Instead of Stockpiling Ideas, Make Them Flow

There’s a good post today by Michael Schrage concerning the recent article making the rounds claiming that America is suffering a creativity crisis. In short, he’s not buying that proposition. Here is one of the key quotes:

This point is vital: genuine creativity isn’t about ideas. It’s about translating ideas into ingenious products, services and solutions. Ideas are the seeds, not the substance, of creativity. Getting them to take root is easier than it’s ever been.

That’s why cover stories declaring creativity droughts in America feel so faux. Sure, they’re provocative. But the underlying science is psuedo; the overarching solutions are silly.

I agree with nearly all of the post, and it reinforces a couple of points that we have consistently tried to make here. The first is that any time we talk about ideas (and it doesn’t matter whether we frame the issue as “creativity” or “innovation”), we are better off thinking of it as a process rather than as an event. We must have great ideas, but more importantly, to be genuinely creative or innovative, we must execute great ideas.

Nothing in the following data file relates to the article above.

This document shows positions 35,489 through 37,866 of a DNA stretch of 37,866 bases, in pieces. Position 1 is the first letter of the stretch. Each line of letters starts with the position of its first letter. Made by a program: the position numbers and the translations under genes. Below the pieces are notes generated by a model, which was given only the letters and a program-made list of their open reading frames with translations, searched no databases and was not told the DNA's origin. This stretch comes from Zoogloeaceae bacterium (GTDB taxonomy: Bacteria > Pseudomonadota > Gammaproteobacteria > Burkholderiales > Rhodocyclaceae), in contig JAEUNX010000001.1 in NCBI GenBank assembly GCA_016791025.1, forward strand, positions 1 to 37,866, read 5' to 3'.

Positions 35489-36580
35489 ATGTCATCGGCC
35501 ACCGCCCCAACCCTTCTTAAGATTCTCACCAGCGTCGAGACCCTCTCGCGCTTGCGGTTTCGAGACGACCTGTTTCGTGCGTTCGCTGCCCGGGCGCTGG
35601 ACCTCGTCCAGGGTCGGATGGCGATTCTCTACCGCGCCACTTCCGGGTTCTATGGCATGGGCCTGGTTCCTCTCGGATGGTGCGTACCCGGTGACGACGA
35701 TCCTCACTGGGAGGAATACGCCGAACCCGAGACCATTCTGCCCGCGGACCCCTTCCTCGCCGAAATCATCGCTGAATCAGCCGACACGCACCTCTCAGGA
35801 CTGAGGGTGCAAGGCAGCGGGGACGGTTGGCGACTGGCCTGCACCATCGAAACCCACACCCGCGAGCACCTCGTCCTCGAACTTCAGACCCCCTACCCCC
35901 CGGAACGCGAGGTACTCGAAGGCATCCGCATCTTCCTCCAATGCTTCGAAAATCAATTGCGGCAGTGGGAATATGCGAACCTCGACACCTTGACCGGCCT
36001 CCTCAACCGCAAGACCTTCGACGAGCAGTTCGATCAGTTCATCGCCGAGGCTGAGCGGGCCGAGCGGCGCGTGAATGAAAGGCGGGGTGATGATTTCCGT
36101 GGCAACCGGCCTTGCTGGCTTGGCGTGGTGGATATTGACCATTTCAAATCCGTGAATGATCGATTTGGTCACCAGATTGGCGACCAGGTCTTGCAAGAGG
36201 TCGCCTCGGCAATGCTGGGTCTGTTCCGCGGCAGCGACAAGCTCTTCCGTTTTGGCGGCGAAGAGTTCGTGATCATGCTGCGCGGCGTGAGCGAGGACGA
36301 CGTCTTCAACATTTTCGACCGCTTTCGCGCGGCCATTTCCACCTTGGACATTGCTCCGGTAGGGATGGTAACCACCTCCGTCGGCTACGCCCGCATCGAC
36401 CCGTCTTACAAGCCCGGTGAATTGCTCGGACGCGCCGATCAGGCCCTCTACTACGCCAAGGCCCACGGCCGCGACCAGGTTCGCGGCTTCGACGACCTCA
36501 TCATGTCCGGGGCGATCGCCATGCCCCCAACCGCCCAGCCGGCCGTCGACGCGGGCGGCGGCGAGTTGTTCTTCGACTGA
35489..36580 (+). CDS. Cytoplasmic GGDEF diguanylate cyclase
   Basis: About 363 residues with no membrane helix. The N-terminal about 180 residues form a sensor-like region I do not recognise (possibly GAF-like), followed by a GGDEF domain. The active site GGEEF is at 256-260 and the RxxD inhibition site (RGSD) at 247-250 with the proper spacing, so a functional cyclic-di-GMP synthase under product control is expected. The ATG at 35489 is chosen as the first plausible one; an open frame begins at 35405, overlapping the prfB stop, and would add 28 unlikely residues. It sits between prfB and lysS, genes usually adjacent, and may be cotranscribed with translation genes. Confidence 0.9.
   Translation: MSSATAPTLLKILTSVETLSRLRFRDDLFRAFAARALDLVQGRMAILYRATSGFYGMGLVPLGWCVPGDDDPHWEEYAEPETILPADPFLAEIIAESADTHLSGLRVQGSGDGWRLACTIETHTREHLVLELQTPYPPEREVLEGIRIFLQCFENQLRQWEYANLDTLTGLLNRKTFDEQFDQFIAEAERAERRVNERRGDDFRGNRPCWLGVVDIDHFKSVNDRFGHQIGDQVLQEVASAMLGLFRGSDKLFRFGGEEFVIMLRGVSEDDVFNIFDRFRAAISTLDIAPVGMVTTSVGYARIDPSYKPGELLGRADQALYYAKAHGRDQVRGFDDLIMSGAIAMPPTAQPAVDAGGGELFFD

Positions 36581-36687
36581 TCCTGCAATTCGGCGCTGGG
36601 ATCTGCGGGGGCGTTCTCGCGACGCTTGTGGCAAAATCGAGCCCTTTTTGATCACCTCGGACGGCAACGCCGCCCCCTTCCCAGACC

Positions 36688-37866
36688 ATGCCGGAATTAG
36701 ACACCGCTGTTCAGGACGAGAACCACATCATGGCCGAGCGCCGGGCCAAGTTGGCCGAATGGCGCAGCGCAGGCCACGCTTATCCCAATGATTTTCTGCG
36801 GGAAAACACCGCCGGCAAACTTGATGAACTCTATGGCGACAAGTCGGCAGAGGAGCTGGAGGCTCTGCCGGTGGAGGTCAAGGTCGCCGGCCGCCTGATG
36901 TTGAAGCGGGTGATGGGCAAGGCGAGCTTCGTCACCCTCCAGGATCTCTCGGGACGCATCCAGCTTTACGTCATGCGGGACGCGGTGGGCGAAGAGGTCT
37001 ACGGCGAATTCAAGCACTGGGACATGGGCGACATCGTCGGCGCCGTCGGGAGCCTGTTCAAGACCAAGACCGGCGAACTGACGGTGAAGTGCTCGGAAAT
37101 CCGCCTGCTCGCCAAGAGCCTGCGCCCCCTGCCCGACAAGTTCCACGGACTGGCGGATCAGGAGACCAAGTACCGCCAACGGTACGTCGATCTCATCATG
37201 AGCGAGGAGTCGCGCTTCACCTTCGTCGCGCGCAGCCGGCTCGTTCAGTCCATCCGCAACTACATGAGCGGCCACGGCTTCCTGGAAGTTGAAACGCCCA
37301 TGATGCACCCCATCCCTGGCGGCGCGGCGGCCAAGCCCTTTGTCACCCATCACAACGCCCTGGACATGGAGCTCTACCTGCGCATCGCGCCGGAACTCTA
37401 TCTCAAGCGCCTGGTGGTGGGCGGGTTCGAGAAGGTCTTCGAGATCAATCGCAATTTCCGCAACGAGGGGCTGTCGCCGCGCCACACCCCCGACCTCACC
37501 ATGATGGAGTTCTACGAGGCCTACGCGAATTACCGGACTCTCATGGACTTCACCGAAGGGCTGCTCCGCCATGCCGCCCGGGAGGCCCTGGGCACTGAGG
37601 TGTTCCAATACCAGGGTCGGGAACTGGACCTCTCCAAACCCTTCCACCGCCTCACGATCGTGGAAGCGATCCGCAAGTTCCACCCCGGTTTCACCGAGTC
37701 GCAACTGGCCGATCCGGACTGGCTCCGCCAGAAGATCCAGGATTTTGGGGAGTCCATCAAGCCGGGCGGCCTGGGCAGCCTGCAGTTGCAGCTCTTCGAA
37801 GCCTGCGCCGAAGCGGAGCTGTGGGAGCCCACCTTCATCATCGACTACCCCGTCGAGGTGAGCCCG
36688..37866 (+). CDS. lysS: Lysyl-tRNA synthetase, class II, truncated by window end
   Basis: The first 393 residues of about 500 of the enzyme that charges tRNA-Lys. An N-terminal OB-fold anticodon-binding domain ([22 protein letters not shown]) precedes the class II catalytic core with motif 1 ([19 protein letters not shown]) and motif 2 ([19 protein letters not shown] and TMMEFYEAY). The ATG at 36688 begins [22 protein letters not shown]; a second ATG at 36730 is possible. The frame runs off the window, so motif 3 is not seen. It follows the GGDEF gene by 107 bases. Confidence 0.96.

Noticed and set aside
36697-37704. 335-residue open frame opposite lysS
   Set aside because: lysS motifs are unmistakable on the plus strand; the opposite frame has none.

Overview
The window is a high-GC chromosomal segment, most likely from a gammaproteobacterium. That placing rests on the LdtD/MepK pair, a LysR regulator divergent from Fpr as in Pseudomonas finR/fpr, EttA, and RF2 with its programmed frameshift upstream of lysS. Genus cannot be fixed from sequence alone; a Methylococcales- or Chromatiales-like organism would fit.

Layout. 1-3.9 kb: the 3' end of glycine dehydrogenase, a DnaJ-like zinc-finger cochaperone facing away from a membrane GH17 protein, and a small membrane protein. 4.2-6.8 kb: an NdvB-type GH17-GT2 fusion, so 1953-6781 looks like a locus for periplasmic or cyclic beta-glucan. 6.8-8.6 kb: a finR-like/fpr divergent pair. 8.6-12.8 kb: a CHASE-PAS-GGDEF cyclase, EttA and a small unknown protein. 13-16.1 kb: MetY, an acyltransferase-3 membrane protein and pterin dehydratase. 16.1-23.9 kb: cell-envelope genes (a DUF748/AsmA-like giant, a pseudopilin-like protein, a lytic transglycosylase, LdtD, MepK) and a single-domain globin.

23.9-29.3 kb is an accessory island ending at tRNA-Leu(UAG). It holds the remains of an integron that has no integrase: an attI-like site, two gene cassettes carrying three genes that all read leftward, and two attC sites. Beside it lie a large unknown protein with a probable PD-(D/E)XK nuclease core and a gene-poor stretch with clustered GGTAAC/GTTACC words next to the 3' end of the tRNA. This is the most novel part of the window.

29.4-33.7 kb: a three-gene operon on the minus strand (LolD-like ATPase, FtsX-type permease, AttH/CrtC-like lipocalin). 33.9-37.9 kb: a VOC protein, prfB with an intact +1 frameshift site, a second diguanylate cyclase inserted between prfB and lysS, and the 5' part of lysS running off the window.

As John Hagel perceptively pointed out in response to my post about using IP, this is a stock and flow problem. If we view idea generation as the critical creative function, then we will stockpile ideas. But in order to improve things, we don’t need stocks of ideas. We need well-executed ideas. The ideas must flow through some sort of selection and implementation process – and we better be good at both of these steps if we wish to succeed.


Finally, Schrage points out that the value of creative ideas (that have been executed!) is defined by whoever ends up using them. In other words, innovation is discovered in use. It is often very difficult to predict the best use for your idea in advance, and usually the best-laid plans are ruined at the first contact with the market. So one final skill that we need to build is flexibility – we need to be able to adapt our ideas as we’re executing them.

Generating creative ideas is a critical step in the innovation process. The problem is that too many people think of ideas as an end in themselves. If you do that, you end up stockpiling ideas, which doesn’t actually do you any good. Instead, think about managing ideas so that they get executed. To be creative, or innovative, you have to get the ideas to flow.

(the drought photo is from flickr/Mundoo under a Creative Commons License)

Student and teacher of innovation - University of Queensland Business School - links to academic papers, twitter, and so on can be found here.

Please note: I reserve the right to delete comments that are offensive or off-topic.

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